Thursday, 2 January 2014

Winter birding at its finest

Today I had plans to bird the Eastern Passage area of the Halifax Regional Municipality as Laura was busy for about half the day performing some surgeries at a local vet clinic. The forecast was for -18 degree weather, with a windchill of -29. Yep, winter had definitely arrived.

After dropping her off, I drove south to begin my half day of birding. Just as I was passing the Tim Horton's past Shearwater, I noticed a group of gulls sitting in the water just offshore in a sheltered area so I pulled off the road. I was hoping to re-find the Common Gull that had been found a few days prior by Graham Williams, a visiting Florida birder. All the gulls I could find were common gull species, but there was no Common Gull. Several interesting ducks were hanging out with the large Mallard and American Black Duck flock including a female Northern Pintail and several scaup (both species). As I took a closer look at the scaup, I was shocked to see this...

Tufted Duck (right) - Eastern Passage, Nova Scotia

Yes, that is a male Tufted Duck! I ran back to the car to fetch my camera, took a series of photos, and enjoyed studying the bird. I had never seen a Tufted Duck before in North America so this was a fun find.

Tufted Duck is a Eurasian species of diving duck, breeding from Iceland across to Russia. A small group of them attempt to overwinter in St. John's, Newfoundland, and they are nearly annual in Nova Scotia. Most records in eastern North American involve birds associated with Greater or Lesser Scaup, usually from November until May.

Tufted Duck (left) - Eastern Passage, Nova Scotia

As its name suggests, males have long shaggy tufts at the back of their head which is visible in the above photo.

Tufted Duck (left) - Eastern Passage, Nova Scotia

I continued on, stopping next at MacCormack's Beach south of Shearwater. Right away the wintering White-crowned Sparrow made its presence known as it sat in the bushes with a few Song and American Tree Sparrows. This American Crow welcomed me to its beach.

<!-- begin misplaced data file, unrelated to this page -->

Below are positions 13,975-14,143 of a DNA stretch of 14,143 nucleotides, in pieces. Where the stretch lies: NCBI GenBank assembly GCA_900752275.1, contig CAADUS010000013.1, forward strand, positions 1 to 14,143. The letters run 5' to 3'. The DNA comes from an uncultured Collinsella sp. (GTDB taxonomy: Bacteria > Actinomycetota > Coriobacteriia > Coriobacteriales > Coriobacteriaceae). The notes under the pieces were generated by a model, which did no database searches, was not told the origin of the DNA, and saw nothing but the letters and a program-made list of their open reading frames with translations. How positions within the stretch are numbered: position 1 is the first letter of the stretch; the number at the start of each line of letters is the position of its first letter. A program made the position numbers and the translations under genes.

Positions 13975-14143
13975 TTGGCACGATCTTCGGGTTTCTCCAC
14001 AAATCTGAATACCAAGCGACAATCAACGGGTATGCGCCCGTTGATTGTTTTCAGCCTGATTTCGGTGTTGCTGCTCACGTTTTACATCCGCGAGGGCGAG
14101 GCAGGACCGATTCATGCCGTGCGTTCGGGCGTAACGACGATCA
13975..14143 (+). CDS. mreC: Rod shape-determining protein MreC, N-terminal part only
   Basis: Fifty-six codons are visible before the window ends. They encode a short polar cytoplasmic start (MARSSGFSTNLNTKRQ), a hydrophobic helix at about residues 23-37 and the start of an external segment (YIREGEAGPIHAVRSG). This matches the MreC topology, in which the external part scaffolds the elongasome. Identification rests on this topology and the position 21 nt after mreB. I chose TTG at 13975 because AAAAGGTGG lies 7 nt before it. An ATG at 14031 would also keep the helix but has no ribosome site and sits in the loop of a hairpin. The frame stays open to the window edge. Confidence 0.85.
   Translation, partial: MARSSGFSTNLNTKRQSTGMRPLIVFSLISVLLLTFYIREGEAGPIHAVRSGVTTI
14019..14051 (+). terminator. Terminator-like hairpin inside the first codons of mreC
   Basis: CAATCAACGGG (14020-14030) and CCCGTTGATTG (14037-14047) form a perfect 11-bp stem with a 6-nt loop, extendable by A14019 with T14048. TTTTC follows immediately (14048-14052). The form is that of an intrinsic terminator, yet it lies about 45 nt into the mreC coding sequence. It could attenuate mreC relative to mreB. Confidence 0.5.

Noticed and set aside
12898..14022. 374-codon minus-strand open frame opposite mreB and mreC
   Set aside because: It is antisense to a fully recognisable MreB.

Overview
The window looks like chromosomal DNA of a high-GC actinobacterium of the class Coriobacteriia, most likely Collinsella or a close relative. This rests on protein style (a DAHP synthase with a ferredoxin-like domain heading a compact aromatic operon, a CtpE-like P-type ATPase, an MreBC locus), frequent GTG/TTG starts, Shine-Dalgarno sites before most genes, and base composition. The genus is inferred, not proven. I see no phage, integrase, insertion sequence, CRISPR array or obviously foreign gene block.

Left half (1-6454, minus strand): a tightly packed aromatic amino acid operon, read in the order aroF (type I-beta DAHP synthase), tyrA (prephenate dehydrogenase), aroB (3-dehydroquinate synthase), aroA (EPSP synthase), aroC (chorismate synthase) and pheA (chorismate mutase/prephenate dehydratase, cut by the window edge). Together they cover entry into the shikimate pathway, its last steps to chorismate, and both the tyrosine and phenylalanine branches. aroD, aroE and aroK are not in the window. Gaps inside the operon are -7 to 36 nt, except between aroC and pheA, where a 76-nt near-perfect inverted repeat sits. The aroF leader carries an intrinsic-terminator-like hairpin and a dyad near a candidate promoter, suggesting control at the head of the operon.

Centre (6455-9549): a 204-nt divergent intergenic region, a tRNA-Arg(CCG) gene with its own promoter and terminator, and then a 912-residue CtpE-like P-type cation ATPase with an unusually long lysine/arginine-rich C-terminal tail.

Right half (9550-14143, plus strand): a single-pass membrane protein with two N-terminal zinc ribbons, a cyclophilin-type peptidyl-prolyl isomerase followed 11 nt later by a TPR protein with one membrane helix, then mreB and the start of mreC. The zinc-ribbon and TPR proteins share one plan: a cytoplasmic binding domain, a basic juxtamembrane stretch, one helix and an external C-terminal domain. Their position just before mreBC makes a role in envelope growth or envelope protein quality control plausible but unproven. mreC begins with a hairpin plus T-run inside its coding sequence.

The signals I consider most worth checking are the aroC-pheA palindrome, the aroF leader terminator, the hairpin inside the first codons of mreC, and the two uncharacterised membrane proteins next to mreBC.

American Crow - MacCormack's Beach, Nova Scotia

I scanned the gull flock and immediately picked out a 1st cycle Lesser Black-backed Gull. Nearby were a few Black-headed Gulls, another European species that winters in small numbers on the eastern seaboard. While Ontario gets several Black-headed Gulls annually, I have never seen one up close. I really enjoy studying them when I'm out here on the east coast.

gulls - McCormack's Beach, Nova Scotia

A flock of 20 or so Snow Buntings were feeding in the open areas beside the boardwalk. I picked out a single Lapland Longspur in with the group.

Lapland Longspur - McCormack's Beach, Nova Scotia

My next stop was the area around Hartlen Point. Here, I ran into local birders Andy Horn and Duncan Rand who had also decided to brave the -29 degree weather. While we were chatting, we noticed a Snowy Owl sitting on Devil's Island, though it was too far for photos. Nice to meet you guys!

Iceland Gulls are common along Hartlen Point, and I counted over 40 along the west side. Only occasional Herring or Ring-billed Gulls was flying by though, a far cry from the gull flocks further up the harbour!

Kumlien's Iceland Gull - Eastern Passage, Nova Scotia

I noticed several Rough-legged Hawks and a Northern Harrier while I was here as well. Once I was done at Hartlen Point I continued back north, stopping at a few pull-offs to scan the water. At one stop I was surprised to see the Common Gull go past with a few Ring-billed Gulls! I managed a few record shots, though they are very distant. A very cold looking male Eurasian Wigeon was loafing with a dabbling duck flock, as was a Northern Pintail.

Eurasian Wigeon - Eastern Passage, Nova Scotia

In the Cow Bay area I found a Common Grackle sitting in a tree next to someone's bird feeders, a good bird for the winter. Check out this fantastic photo.

Common Grackle - Cow Bay, Nova Scotia

I also stopped at the church east of Cow Bay as it offers a phenomenal view of the ocean and I have occasionally seen Northern Gannets here in past winters. There were no gannets this time, unfortunately. I got on this distant goldeneye which looked like a female Barrow's to me, though it was tough to view it well since I was limited to binoculars. Barrow's Goldeneyes are rare but regular in Nova Scotia, though still vastly outnumbered by Common Goldeneyes.

Barrow's? Goldeneye - Cow Bay, Nova Scotia

My last stop was the Conrad's Beach area which occasionally gets Ipswich Sparrows in the winter. Ipswich Sparrows breed on Sable Island and winter in dunes along the eastern seaboard. They are a large, pale subspecies of Savannah Sparrow which I had never seen before and I was eager to study some. Unfortunately, an hour and a half of searching yielding only mainland Savannah Sparrows, as well as a few Horned Larks, Snow Buntings, and Lapland Longspurs. Still, it was a great walk in a beautiful area. Just as I was about to leave, a female Cooper's Hawk flew by at close range, being followed and harassed by American Crows. This was another new Nova Scotia bird for me, so I was happy to have such great looks.

Savannah Sparrow - Conrad's Beach, Nova Scotia

I finished the day with just under 50 species. It was a great outing to kick off 2014.

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